Let’s Take it from the Top
I loathe journaling…there, I’ve said it. It feels surprisingly good to get that off my chest. I’ve always loathed journaling, and journals themselves for that matter. They’re always the gift you get from your grandma or your mom’s good friend from high school who happened to be in Barnes and Nobel around the time of your birthday or some significant milestone you’ve reached. I imagine they are in the check-out line and think “Oh hey, this is cute! Everyone could use a journal”. Yeah no, not me though. I’m not trying to sound unappreciative or bitchy, but those blank pages can be very daunting! And in the past, whenever I forced myself to write a little something at night before bed, it always sounded super cliché when I re-read it in the morning – or as though I was writing something that I wanted someone to find at a later date. It was as though I was trying to make it extra detailed and exaggerated, so if a sneaky sibling or parent found it, they would have something juicy to report. C’mon, we’ve all seen those tween movies where it happens (Mary-Kate and Ashley, perhaps?), and it’s always endearing and cute to watch no matter how repetitive and totally expected. But what isn’t cute is a journal with a completely shredded binding from all the pages being ripped and scrapped in the garbage by the next day. Oops, sorry, Granny!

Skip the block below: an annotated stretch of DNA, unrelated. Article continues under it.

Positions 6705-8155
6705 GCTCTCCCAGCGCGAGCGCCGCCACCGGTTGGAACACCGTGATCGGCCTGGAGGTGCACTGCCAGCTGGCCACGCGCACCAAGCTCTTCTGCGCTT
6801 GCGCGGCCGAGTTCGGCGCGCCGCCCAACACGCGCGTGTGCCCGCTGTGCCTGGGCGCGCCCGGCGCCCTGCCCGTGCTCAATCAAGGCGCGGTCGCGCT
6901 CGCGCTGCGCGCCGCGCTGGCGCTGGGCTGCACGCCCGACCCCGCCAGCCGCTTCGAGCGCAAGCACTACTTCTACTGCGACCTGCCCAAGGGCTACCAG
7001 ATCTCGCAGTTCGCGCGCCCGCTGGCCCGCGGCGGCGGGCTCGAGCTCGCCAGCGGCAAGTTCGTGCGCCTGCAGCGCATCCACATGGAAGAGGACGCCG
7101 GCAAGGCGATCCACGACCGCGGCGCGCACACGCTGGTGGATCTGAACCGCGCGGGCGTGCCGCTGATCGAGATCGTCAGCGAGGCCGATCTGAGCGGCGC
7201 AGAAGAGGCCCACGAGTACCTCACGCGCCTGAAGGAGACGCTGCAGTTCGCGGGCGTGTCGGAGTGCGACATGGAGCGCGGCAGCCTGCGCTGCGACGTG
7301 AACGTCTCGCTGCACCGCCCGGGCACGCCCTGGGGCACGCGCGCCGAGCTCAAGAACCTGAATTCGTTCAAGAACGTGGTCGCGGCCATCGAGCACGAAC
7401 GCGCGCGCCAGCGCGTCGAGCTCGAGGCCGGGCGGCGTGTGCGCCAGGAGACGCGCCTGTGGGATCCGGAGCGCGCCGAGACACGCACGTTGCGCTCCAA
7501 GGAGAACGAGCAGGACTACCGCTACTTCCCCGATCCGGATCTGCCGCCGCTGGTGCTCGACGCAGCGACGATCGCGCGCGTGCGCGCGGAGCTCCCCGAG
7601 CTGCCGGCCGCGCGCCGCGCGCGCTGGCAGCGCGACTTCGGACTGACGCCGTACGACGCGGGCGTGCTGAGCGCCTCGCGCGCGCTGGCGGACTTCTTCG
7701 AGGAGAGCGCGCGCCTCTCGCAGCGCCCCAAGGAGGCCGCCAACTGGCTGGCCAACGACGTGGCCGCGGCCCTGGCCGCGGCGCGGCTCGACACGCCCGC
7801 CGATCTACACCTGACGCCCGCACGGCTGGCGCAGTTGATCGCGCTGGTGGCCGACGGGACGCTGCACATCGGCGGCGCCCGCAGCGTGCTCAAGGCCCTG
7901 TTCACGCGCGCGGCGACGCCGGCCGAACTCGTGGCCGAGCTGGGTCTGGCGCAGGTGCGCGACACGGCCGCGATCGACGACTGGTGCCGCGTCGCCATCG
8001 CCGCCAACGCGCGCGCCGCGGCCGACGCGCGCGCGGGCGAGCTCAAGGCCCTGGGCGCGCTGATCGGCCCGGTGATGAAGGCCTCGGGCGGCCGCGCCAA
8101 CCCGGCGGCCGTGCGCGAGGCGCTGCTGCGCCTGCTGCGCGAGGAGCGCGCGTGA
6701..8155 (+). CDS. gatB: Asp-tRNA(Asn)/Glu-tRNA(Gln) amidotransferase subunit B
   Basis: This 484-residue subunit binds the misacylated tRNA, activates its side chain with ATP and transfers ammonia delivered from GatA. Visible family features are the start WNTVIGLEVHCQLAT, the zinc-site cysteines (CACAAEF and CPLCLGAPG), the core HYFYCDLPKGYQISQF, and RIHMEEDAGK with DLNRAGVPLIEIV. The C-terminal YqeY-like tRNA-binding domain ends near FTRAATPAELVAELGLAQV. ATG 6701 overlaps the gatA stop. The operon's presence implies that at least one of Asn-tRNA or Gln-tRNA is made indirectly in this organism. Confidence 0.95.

It’s funny though since here I am trying to blog, and one would think that journaling and blogging are basically the same thing. And to be quite honest, I do too; but I feel like it’s finally time to unload all my mental and some virtual desktop sticky notes (don’t you just love that app?) that I’ve been accumulating over the long time in hopes that someone, anyone could gain something meaningful from reading this. Today, in fact, marks the 2 year anniversary that I started this journey with “da da DAAA….. CANCER”. Yes, this is primarily a blog about cancer and all the trials and tribulations that go along with cancer – specifically with being a young adult with cancer. But I also want it to be a place of hope, laughter, and dare I say inspiration, for anyone who needs a pick-me-up or is bored on a Thursday night and is browsing around looking for something to read.